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Clandestine Chickens

This is a discussion on Clandestine Chickens within the Urban and Rural Survival forums, part of the Survivalist, Prepper, Bushcrafter, Forest Rangers category; Originally Posted by Annie A friend of mine once told me a story about someone she knew who kept the pig in her basement. This ...

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Thread: Clandestine Chickens

  1. #11
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    Quote Originally Posted by Annie View Post
    A friend of mine once told me a story about someone she knew who kept the pig in her basement. This person had a trapdoor in their kitchen and would toss the scraps down cellar to the pig.

    Sent from my SM-S337TL using Tapatalk
    Y'all from West Virginia?
    Boss Dog likes this.
    "The clever cat eats cheese and breathes down rat holes with baited breath." W. C. Fields

  2. #12
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    Quote Originally Posted by hawgrider View Post
    Y'all from West Virginia?
    No, it was Jersey. I kid you not.
    hawgrider likes this.
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    Let God arise, and let His enemies be scattered: and let them that hate Him flee from before His face. --Propers for Pentecost

  3. #13
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    Quote Originally Posted by Annie View Post
    Why? Too messy?
    Ever worked on a farm and cleaned a neglected coop or pig pen?

    Pigs are pretty good and will crap in one place unless things get out of hand. Chickens, nope.

    We had a nice chicken coop , with lots of windows , and little doors the birds could go out each day. Needed to get them back inside at night, because of weasels, coons, skunks, fishers.

    Chickens don't do well without lots of sunshine, and they do better eating stuff outside.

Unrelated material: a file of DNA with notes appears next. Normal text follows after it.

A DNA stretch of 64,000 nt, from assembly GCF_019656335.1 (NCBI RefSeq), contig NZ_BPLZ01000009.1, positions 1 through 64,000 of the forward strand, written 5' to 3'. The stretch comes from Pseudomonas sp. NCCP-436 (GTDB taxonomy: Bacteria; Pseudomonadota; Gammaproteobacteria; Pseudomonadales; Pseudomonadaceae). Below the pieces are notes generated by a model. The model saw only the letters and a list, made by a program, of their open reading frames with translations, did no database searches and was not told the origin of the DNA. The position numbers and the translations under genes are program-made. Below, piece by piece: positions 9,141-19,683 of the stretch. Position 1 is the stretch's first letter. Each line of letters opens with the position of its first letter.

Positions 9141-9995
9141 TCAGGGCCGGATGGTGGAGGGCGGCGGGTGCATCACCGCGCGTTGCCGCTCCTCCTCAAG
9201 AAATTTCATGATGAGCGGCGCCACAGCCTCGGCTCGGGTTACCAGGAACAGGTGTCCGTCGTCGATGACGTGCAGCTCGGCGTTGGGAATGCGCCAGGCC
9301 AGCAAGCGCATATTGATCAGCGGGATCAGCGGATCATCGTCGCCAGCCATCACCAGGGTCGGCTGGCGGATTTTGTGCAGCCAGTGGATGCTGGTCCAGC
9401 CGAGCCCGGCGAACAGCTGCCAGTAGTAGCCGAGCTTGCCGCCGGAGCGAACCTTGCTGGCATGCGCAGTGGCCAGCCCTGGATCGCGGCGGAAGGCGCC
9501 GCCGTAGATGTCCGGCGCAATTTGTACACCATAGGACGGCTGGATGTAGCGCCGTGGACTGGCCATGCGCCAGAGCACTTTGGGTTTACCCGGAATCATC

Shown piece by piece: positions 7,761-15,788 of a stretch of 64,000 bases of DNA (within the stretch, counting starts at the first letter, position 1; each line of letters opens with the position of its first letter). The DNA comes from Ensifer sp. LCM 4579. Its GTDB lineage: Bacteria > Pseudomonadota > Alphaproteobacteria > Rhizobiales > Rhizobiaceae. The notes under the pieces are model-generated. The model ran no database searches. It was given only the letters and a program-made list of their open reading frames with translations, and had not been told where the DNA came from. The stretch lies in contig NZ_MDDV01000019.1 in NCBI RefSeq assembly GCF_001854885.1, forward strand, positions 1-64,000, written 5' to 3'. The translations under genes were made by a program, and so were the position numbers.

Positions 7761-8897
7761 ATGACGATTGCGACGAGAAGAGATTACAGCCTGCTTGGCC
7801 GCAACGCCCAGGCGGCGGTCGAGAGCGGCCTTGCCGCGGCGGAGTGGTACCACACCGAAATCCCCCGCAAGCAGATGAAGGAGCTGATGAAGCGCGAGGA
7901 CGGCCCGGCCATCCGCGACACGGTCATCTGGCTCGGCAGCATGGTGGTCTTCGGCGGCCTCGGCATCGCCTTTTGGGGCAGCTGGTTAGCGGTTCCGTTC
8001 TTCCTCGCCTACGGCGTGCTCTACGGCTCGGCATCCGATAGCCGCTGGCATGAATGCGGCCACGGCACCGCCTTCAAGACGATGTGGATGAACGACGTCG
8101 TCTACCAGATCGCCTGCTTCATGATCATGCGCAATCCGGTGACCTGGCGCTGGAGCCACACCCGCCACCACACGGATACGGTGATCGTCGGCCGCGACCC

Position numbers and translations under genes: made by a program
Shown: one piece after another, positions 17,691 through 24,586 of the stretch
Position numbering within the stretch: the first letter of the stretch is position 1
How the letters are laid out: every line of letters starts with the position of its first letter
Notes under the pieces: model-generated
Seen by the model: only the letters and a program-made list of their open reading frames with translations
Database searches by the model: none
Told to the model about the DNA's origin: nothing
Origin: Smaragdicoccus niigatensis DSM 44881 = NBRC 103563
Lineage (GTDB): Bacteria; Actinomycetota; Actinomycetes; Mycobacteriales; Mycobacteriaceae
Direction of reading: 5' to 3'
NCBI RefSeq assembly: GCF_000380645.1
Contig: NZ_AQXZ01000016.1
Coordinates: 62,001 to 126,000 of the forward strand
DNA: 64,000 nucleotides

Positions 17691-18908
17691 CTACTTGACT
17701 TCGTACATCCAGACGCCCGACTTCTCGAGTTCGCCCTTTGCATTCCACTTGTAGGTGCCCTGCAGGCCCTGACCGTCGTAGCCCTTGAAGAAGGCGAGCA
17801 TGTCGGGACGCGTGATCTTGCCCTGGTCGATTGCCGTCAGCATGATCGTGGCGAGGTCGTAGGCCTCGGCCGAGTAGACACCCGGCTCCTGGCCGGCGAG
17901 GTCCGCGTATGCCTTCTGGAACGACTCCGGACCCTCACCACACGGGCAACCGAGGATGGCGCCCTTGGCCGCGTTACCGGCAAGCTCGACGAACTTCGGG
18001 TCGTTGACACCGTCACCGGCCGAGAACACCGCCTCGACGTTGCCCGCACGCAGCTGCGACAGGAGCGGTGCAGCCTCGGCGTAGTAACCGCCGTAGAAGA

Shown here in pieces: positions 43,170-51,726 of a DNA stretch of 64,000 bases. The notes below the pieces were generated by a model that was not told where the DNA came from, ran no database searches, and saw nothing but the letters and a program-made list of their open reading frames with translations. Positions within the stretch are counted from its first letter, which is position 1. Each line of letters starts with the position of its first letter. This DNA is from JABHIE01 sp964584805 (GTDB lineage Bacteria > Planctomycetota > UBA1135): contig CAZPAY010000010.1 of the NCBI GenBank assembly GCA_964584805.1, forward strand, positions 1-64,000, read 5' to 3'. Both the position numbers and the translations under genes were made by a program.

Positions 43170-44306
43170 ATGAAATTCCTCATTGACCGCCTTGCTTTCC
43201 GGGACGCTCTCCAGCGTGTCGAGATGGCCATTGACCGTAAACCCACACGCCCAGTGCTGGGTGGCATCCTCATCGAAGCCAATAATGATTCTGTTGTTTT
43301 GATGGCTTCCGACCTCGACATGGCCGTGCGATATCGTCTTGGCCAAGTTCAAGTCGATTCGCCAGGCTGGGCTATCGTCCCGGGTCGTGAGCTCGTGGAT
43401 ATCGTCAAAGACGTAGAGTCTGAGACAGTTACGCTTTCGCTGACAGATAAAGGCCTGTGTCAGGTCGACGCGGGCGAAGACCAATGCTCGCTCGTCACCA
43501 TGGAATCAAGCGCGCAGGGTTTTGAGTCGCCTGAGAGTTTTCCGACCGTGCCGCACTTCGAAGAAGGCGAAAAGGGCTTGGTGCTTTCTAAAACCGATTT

Last edited by Mad Trapper; 06-11-2019 at 11:08 AM.

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  5. #14
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    Quote Originally Posted by jimcosta View Post
    'Taint Worth It.

    Our Prepper group has lots of chickens that can be free ranged in time of activation after the chicken food runs out. We have no roosters as they make too much noise. When a hen lays she brags but we don't have neighbors close enough to hear them. That is our plan.

    We built a rabbit barn with 15 does and bucks to began producing meat. But we then discovered we could not store enough rabbit food to produce lots of rabbits that would take many months to become dinner. We could not free range them like the chickens because they would not come home at nights as the hens would. So we abandoned that project and gave away the cages & equipment.

    Here was our deliberate reasoning once we came to our senses. Eggs are sentimental. So too with rabbits, unless you are planning for an Adam & Eve long term event.

    What we really wanted was protein. That is the real goal.

    The cheapest way to get protein is rice and about 7 ounces (half a can) of beans within 8 hours of each other (or in one meal), each day. This allows the rice to then become protein. That is why most of the world lives on that stuff! You can buy red, kidney, black, pinto or other canned beans in any of the Dollar stores for about $0.70 per can. This is better than dry beans because anything in a can is fully cooked and requires no energy to eat it, whereas it takes at least an hour and a half to cook dry beans. You do the fuel costs.

    So here is the kicker. While you are in the Dollar stores, you can purchase a one pound canned ham (Bristle brand I believe) for $3.00. That meat is cheaper than raising chickens or rabbits for meat! Plus it too is fully cooked.

    Therefore, for us the chickens and eggs will be for fun. But the protein for our estimated stay is next to the forks and can opener, after a lot of trial and error. This looked better than running out into the night half asleep and dying to protect the chicken coop. Cans are quiet.